It is recognized that LEED principles are not relevant to the planning, design, and construction of horizontal infrastructure systems. Because of the public nature of permitting and the complex financing and public interest in these systems, the engineering community has committed to the development of a sustainability initiative that can assist professionals, owners, and other stakeholders in the delivery of sustainable infrastructure systems.
Peter Binney, Merrick's vice president for infrastructure, was one of the primary developers of those systems. He was recognized by the American Society of Civil Engineers with the President's Medal in 2011 for his contributions to the development of sustainable principles and tools.
Sustainable Infrastructure Design in Action at Merrick
Application of the ISI's toolkit allows Merrick planners and engineers to provide approaches for clients that will enable agencies and project developers with a framework to recognize and measure those benefits and effects. This can facilitate regulatory approvals, gain community support, and provide guidance to effectively working with stakeholder groups who have an interest in the specific project.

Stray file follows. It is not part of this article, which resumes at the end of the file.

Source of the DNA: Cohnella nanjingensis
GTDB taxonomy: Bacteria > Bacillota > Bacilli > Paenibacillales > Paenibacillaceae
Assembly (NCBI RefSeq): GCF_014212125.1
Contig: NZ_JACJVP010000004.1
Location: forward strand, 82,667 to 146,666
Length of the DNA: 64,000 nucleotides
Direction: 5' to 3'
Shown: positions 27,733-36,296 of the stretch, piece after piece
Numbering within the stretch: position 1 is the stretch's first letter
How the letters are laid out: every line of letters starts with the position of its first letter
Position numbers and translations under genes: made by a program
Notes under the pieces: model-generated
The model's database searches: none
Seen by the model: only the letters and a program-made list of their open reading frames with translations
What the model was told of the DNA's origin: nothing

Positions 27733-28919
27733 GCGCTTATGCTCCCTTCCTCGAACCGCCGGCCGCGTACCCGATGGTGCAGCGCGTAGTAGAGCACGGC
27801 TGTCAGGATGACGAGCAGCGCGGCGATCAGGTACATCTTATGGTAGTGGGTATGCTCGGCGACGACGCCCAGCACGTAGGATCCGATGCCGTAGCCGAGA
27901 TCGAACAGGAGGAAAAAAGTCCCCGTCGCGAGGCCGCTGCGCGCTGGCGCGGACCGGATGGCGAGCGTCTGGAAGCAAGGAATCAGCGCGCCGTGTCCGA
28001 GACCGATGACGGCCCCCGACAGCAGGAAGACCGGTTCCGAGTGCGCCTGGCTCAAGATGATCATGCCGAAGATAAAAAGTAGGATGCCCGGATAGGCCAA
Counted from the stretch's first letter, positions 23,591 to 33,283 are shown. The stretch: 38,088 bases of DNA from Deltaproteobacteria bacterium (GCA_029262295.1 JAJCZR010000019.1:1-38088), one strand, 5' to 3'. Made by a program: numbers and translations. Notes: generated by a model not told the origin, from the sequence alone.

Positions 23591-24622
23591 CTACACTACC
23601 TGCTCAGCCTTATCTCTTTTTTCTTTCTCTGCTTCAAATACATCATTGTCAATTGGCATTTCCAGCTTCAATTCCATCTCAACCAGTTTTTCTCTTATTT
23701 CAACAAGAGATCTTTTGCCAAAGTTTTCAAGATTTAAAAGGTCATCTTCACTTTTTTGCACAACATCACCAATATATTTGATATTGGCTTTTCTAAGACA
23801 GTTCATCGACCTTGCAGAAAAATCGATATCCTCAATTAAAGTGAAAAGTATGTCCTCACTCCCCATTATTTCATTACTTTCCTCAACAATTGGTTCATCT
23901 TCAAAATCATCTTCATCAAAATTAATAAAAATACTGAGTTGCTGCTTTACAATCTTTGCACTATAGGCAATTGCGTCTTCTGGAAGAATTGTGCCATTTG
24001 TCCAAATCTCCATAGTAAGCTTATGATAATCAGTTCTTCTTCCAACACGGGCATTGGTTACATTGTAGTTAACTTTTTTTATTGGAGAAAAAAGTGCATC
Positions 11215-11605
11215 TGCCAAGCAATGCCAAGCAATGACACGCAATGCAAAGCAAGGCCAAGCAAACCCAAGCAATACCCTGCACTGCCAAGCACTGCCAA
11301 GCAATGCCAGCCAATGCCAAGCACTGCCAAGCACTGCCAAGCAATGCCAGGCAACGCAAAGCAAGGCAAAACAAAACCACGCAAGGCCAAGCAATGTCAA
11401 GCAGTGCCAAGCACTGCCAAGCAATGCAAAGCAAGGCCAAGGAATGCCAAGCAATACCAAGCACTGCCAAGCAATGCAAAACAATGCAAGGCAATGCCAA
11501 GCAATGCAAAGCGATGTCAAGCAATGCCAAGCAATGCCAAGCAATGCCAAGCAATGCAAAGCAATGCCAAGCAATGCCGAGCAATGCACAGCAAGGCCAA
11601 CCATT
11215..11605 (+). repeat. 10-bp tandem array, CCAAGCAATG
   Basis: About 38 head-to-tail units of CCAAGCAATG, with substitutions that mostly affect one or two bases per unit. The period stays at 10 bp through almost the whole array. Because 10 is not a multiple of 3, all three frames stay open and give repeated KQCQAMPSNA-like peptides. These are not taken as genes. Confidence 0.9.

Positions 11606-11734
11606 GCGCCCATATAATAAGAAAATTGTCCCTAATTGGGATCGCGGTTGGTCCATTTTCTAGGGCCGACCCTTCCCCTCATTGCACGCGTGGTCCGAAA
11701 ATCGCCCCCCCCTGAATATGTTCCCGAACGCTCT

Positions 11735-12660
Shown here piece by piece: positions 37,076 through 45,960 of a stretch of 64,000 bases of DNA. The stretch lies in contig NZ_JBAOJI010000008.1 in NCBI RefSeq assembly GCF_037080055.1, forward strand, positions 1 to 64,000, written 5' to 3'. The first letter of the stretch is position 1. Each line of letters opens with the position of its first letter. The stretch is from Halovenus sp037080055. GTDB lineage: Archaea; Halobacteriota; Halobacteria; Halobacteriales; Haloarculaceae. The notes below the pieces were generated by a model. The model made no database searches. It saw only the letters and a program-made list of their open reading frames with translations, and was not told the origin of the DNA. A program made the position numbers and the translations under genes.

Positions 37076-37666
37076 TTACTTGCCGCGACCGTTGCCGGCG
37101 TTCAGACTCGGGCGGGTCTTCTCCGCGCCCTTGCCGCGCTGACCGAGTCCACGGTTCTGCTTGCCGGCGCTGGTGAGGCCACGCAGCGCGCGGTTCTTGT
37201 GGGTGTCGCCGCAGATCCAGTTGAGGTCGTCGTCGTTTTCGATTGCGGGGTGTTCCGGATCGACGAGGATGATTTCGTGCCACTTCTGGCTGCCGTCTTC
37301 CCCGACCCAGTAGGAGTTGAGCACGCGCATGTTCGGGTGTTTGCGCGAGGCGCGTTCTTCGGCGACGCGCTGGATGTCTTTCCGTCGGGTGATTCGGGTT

Sustainability principles recognize the value of critical transportation, water and energy systems while effectively managing natural resources and limiting undersirable environmental, community, and economic consequences. These principles support water conservation and reclamation, net-zero energy programs, and a range of waste management and recycling initiatives. Public education and awareness are also critical factors in providing effective solutions, especially when infrastructure projects are being considered by budget-constrained agencies.
Co-founded 2010 by:
Objective is to provide:
Project rating system
Triple Bottom Line
ISI Standards provide a triple bottom line assessment of:
This is then balanced against the technical & functional needs of transportation, water, and energy systems.